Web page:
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East Coast, Gulf in line for more hurricanes, scientists say

Stronger-storm trend may last 20 to 30 years

SHARE East Coast, Gulf in line for more hurricanes, scientists say

WASHINGTON — For decades, Americans have flocked increasingly to East and Gulf coast beach communities, prepared to ride out the occasional tropical storm in exchange for ocean vistas.

Now the winds of change are blowing in a new era of more storms, a change that could last for 20 to 30 years, scientists say.

After a quarter-century of fewer than normal hurricanes in the North Atlantic, the 1995 to 2000 hurricane seasons were the busiest on record, according to a report in last Friday's issue of the journal Science from a team of weather researchers.

The ocean has been warming in recent years, which provided increased energy to fuel the development of the massive storms, according to the group led by Stanley Goldenberg of the National Oceanic and Atmospheric Administration's Hurricane Research Division in Miami.

At the same time, the scientists found a decline in wind shear, which can inhibit the development of the storms. Wind shear occurs when wind speeds differ sharply at different altitudes, and powerful winds high in the sky can prevent the vertical development of storms below them.

"When we see this combination, we better be prepared for a very busy period for hurricane activity," Goldenberg said.

The group also noted a cycle of periods with more hurricanes alternating with quieter times.

"Looking at the changes in oceanic and atmospheric conditions, we think this shift is due to a natural ocean cycle called the Atlantic Multidecadal Mode, a North Atlantic and Caribbean sea surface temperature shift between warm and cool phases that lasts 25 to 40 years each," said Alberto Mestas-Nunez of NOAA's Cooperative Institute for Marine and Atmospheric Studies at the University of Miami.

"The data suggest that we are in the beginning of a warm Atlantic phase, and thus an active Atlantic hurricane era may be under way similar to that last seen from the late 1920s to the late 1960s," he said.

That reinforces a report this year by James Elsner of Florida State University, who found busy and quiet hurricane periods in the Atlantic and Gulf appeared to alternate and said a period of more than normal storms is beginning.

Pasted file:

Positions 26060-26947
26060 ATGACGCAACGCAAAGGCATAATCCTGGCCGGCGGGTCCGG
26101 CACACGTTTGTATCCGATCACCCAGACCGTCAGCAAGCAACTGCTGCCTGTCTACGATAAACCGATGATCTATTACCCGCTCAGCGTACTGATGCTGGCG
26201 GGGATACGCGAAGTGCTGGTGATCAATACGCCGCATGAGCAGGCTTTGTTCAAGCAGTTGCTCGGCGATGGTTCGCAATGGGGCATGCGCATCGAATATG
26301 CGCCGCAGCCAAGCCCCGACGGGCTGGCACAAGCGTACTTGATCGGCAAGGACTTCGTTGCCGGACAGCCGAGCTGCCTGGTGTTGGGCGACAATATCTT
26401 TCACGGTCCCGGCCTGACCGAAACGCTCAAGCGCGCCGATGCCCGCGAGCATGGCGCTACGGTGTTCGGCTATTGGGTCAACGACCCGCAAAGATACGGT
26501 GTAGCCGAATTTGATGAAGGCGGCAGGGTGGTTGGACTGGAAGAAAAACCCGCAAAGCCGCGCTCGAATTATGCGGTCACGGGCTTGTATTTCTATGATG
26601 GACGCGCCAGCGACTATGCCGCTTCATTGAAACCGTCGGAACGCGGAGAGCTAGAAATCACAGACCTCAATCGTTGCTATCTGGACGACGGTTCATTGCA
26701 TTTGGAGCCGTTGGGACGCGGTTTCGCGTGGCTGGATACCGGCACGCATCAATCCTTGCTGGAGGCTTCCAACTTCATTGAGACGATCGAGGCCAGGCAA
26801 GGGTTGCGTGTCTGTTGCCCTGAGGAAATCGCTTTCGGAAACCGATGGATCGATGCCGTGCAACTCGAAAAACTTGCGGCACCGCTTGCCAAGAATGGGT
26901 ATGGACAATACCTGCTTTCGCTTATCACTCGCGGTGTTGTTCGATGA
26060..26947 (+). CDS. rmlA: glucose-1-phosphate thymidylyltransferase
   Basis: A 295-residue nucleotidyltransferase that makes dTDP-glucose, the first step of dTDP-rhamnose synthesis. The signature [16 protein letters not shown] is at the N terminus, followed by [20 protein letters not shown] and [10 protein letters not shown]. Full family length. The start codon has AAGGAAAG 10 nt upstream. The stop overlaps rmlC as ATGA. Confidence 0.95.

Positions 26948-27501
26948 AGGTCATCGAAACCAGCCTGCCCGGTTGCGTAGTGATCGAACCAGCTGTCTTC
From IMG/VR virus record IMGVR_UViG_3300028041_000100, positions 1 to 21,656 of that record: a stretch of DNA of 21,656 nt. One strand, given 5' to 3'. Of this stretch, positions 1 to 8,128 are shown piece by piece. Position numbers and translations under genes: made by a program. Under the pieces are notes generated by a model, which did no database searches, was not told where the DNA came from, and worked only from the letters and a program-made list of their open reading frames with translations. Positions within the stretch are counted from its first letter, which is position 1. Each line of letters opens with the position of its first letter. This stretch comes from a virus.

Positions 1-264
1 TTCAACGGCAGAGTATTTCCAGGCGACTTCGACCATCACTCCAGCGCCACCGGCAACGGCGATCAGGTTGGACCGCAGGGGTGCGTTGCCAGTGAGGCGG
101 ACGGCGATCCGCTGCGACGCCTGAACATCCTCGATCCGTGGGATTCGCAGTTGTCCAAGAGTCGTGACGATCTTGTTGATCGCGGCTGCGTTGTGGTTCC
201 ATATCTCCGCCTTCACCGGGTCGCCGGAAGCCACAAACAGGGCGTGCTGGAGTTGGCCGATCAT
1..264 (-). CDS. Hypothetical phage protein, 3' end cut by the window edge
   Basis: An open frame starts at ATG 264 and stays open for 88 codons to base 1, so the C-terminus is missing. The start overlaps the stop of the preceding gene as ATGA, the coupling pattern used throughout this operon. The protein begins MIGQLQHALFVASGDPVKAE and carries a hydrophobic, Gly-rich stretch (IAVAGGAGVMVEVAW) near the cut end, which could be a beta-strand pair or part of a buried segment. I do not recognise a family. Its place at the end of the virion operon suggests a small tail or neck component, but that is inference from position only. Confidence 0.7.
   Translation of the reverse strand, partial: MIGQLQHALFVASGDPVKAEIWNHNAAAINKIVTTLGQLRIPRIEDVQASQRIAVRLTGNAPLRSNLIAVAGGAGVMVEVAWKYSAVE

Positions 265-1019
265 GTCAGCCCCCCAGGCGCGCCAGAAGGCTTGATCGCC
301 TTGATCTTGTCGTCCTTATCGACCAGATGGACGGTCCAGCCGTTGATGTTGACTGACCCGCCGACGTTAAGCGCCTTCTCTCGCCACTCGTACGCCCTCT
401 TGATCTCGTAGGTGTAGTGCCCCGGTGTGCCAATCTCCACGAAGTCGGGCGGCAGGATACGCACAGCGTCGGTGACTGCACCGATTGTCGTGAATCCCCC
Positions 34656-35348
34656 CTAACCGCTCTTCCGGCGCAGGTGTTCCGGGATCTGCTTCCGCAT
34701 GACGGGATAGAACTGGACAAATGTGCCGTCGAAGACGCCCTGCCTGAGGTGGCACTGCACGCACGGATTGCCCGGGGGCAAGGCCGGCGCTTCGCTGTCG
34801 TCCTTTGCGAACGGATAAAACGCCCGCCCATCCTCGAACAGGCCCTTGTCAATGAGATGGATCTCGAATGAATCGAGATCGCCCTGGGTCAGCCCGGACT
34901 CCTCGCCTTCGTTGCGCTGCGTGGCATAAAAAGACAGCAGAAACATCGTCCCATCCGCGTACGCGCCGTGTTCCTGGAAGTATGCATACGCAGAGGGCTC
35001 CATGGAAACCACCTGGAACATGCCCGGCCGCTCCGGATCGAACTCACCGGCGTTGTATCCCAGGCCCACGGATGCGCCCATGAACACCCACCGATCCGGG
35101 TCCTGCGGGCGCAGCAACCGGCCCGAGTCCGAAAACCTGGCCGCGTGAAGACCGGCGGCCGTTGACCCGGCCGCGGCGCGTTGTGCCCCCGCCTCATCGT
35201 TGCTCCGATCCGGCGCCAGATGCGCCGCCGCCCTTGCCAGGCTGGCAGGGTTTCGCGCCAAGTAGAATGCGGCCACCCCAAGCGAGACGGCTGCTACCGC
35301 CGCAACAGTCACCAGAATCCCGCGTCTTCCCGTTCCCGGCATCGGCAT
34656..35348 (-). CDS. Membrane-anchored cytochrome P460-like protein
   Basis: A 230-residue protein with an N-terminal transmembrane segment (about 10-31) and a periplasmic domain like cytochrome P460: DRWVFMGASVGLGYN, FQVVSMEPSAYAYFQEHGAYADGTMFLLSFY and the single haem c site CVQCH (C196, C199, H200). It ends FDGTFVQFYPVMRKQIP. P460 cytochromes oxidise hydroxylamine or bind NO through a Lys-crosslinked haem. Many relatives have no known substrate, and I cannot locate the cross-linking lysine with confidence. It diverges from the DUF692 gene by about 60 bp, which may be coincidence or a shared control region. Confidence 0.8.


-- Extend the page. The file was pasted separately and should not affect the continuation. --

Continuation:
Hurricane season began June 1, though the strongest storms tend to form in late summer and early fall, when the sea that provides energy has warmed.

The National Weather Service has forecast 11 tropical storms this year, of which seven will be hurricanes, and disaster experts worry that coastal residents have been lulled into a false sense of security by recent quiet years.

Also increasing the danger is that the number of people living in coastal areas has skyrocketed in recent years, and evacuating masses in advance of a storm can be chaotic, sometimes dangerous.

"From 1995-2000 we saw the highest level of North Atlantic hurricane activity ever measured," Goldenberg said. The data showed that compared with the previous 24 years, twice as many hurricanes occurred in the Atlantic, including 2 1/2 times more major hurricanes, with winds reaching more than 110 mph. More than five times as many hurricanes hit the Caribbean islands than in the previous two dozen years.

Lennart Bengtsson of the Max Planck Institute for Meteorology in Hamburg, Germany, ventured, however, that the period of accurate storm record keeping may be too short to draw conclusions about alternating cycles.

The "records are too short and incomplete to claim that the coastal United States may be in for a longer period of hurricane activity," Bengtsson said in a commentary on the paper. He was not part of the study team.

Besides Goldenberg and Mestas-Nunez the research group included Christopher Landsea of NOAA's Hurricane Research Division and William Gray of Colorado State University.


Web site: www.noaa.gov